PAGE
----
5.5. When impugning the compliance of Paragraph 2 of Article 5 of the Law on the Liquefied Natural Gas Terminal with Articles 23, 29, and 46 of the Constitution, the petitioner also maintains that “the said supplement to the LNGT is collected at the expense of other market participants which would not necessarily use the LNG terminal and without establishing any remuneration to them, whilst persons which are not currently the buyers of the natural gas transmission service and which, accordingly, would not contribute to the construction of the LNGT will be able to use the LNGT in the future”, however, the petition of the petitioner does not make it clear how Articles 23, 29, and 46 of the Constitution would be specifically violated in this hypothetical situation specified by the petitioner.

  1. In the light of the foregoing arguments, it should be held that the petition of the Court of Appeal of Lithuania, the petitioner, requesting an investigation into whether Paragraph 2 (wording of 12 June 2012) of Article 5 of the Law on the Liquefied Natural Gas Terminal was not in conflict with Articles 23, 29, and 46, Item 15 of Article 67, and Paragraphs 2 and 3 of Article 127 of the Constitution as well as the constitutional principles of the separation of powers and a state under the rule of law, does not comply with the requirement established in Item 5 of Paragraph 2 of Article 67 of the Law on the Constitutional Court.

Under Article 70 of the Law on the Constitutional Court, in the case that a petition (part thereof) fails to comply with the requirements set forth in Article 67 of the Law on the Constitutional Court, the petition is returned to the petitioner.

  1. In view of this fact, the conclusion should be drawn that there are grounds to return the petition to the Court of Appeal of Lithuania, the petitioner, requesting an investigation into whether Paragraph 2 (wording of 12 June 2012) of Article 5 of the Law on the Liquefied Natural Gas Terminal was not in conflict with Articles 23, 29, and 46, Item 15 of Article 67, and Paragraphs 2 and 3 of Article 127 of the Constitution as well as the constitutional principles of the separation of powers and a state under the rule of law.

Conforming to Paragraphs 3 and 4 of Article 22, Article 28, and Article 70 of the Law on the Constitutional Court of the Republic of Lithuania, the Constitutional Court of the Republic of Lithuania adopts the following

decision:

To return the petition to the Court of Appeal of Lithuania, the petitioner, “requesting an investigation into whether:

1) by consolidating a compulsory payment without establishing all its essential elements, the regulation which is established in Paragraph 2 of Article 5 of the Law on the Liquefied Natural Gas Terminal (wording of XI-2053, Official Gazette Valstybės žinios, 19/6/2012, No. 68-3466) is not in conflict with the constitutional principle of a state under the rule of law, the constitutional principle of the separation of powers, Item 15 of Article 67 of the Constitution, and Paragraphs 2 and 3 of Article 127 of the Constitution;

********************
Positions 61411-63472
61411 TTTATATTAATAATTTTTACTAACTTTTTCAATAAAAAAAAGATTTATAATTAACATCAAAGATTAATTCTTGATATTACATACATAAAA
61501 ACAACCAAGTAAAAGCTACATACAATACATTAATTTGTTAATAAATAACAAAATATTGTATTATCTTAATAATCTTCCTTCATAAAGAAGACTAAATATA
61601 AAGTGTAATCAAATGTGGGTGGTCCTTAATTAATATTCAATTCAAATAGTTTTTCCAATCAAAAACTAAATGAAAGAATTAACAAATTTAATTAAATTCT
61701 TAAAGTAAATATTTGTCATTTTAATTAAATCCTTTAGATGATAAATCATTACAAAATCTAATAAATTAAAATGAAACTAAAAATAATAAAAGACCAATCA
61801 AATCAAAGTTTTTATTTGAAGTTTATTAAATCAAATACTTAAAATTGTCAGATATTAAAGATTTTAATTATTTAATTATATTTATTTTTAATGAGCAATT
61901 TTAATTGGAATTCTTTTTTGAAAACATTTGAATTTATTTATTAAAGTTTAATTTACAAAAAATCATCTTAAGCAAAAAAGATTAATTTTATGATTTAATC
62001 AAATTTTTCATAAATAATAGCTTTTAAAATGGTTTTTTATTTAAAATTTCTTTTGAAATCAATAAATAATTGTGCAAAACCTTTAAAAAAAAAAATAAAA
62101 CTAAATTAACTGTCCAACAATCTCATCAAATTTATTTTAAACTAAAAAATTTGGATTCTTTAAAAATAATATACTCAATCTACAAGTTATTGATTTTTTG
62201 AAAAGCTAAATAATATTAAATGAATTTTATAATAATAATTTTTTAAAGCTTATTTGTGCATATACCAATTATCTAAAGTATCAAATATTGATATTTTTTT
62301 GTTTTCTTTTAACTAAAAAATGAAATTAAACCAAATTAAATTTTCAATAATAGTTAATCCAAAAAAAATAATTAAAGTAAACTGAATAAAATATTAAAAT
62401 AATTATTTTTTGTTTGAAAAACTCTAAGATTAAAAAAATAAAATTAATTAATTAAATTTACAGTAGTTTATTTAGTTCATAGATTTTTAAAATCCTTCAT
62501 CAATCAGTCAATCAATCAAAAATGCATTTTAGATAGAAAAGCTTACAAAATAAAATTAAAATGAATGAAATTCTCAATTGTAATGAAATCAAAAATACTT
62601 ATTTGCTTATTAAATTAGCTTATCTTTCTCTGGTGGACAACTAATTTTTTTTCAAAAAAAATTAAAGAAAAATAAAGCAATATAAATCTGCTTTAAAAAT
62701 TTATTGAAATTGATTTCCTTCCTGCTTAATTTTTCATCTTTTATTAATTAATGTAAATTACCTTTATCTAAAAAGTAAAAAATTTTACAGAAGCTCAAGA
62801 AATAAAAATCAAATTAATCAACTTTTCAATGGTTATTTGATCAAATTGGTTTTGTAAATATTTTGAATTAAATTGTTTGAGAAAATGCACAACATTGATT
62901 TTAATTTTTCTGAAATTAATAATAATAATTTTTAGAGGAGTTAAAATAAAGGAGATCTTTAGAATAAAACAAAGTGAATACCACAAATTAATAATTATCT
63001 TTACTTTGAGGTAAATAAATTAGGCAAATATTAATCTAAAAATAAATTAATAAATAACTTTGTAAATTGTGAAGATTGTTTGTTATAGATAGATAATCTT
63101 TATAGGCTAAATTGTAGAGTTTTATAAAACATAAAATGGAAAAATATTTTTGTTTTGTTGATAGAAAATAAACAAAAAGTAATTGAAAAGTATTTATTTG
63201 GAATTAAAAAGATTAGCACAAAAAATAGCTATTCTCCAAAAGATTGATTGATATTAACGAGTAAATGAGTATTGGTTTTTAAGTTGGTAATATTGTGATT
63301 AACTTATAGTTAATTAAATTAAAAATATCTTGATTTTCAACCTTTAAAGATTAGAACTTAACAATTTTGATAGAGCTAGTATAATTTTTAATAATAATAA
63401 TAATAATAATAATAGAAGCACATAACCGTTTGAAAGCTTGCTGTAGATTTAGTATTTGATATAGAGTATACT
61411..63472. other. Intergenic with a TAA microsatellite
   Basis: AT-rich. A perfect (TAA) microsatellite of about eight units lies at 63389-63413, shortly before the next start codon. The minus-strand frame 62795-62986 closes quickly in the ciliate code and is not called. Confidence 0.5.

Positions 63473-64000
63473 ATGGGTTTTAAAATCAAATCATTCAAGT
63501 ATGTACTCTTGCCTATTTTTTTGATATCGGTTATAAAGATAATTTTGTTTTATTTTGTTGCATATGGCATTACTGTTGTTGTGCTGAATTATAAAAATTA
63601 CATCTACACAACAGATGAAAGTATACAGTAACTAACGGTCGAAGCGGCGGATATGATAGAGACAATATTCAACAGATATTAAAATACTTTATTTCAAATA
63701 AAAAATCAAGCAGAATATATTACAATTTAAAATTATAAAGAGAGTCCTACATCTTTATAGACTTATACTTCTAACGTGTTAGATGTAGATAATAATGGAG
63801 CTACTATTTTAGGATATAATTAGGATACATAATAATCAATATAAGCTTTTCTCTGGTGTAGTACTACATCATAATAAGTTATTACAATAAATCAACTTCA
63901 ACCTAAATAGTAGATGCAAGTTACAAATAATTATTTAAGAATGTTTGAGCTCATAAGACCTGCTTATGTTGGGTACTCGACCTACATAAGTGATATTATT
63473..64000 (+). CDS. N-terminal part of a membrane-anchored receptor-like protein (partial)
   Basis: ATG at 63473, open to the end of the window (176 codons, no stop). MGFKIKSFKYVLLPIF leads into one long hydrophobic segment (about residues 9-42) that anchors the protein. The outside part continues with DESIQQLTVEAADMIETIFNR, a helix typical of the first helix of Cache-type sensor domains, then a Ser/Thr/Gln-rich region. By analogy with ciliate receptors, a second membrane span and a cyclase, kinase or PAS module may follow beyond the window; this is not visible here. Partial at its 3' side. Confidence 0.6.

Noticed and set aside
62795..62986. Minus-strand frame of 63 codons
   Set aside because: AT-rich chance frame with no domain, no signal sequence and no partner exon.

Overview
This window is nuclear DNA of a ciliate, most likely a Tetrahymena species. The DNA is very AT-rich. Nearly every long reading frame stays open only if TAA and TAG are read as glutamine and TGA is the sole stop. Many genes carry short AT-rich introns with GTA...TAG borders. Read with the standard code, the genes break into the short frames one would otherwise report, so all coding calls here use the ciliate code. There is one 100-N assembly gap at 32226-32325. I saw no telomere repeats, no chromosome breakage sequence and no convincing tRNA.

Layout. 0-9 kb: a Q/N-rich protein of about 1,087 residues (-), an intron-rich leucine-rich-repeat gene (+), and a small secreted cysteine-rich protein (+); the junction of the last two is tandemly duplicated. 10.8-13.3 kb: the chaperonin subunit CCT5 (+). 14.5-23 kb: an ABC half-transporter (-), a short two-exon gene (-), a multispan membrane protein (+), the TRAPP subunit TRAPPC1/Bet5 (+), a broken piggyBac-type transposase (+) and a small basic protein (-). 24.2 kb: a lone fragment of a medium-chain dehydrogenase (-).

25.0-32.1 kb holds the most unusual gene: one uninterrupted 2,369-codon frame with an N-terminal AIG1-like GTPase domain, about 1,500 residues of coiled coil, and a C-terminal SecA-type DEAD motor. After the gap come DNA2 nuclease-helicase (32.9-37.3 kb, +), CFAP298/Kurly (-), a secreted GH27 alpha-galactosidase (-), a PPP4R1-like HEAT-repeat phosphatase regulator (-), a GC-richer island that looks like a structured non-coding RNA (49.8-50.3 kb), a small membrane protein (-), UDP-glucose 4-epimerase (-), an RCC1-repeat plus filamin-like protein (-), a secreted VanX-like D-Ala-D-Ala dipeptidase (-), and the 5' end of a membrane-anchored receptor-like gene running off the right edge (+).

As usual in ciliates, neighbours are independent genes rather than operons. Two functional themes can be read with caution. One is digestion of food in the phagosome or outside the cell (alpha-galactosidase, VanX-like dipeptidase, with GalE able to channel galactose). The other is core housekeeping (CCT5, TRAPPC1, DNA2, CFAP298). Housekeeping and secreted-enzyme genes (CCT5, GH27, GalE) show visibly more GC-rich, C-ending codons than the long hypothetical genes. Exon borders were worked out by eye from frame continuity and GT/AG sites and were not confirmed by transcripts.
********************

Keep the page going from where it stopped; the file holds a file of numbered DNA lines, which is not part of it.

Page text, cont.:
2) the regulation which is established in Paragraph 2 of Article 5 of the Law on the Liquefied Natural Gas Terminal (wording of XI-2053, Official Gazette Valstybės žinios, 19/6/2012, No. 68-3466) and on the basis of which a duty is imposed on non-state-owned entities to use their property in order to perform state functions is not in conflict with Articles 23, 29, and 46 of the Constitution.”

This decision of the Constitutional Court is final and not subject to appeal.

Justices of the Constitutional Court:                         Elvyra Baltutytė
                                                                                             Vytautas Greičius
                                                                                             Danutė Jočienė
                                                                                             Pranas Kuconis
                                                                                             Gediminas Mesonis
                                                                                             Vytas Milius
                                                                                             Egidijus Šileikis
                                                                                             Algirdas Taminskas
                                                                                             Dainius Žalimas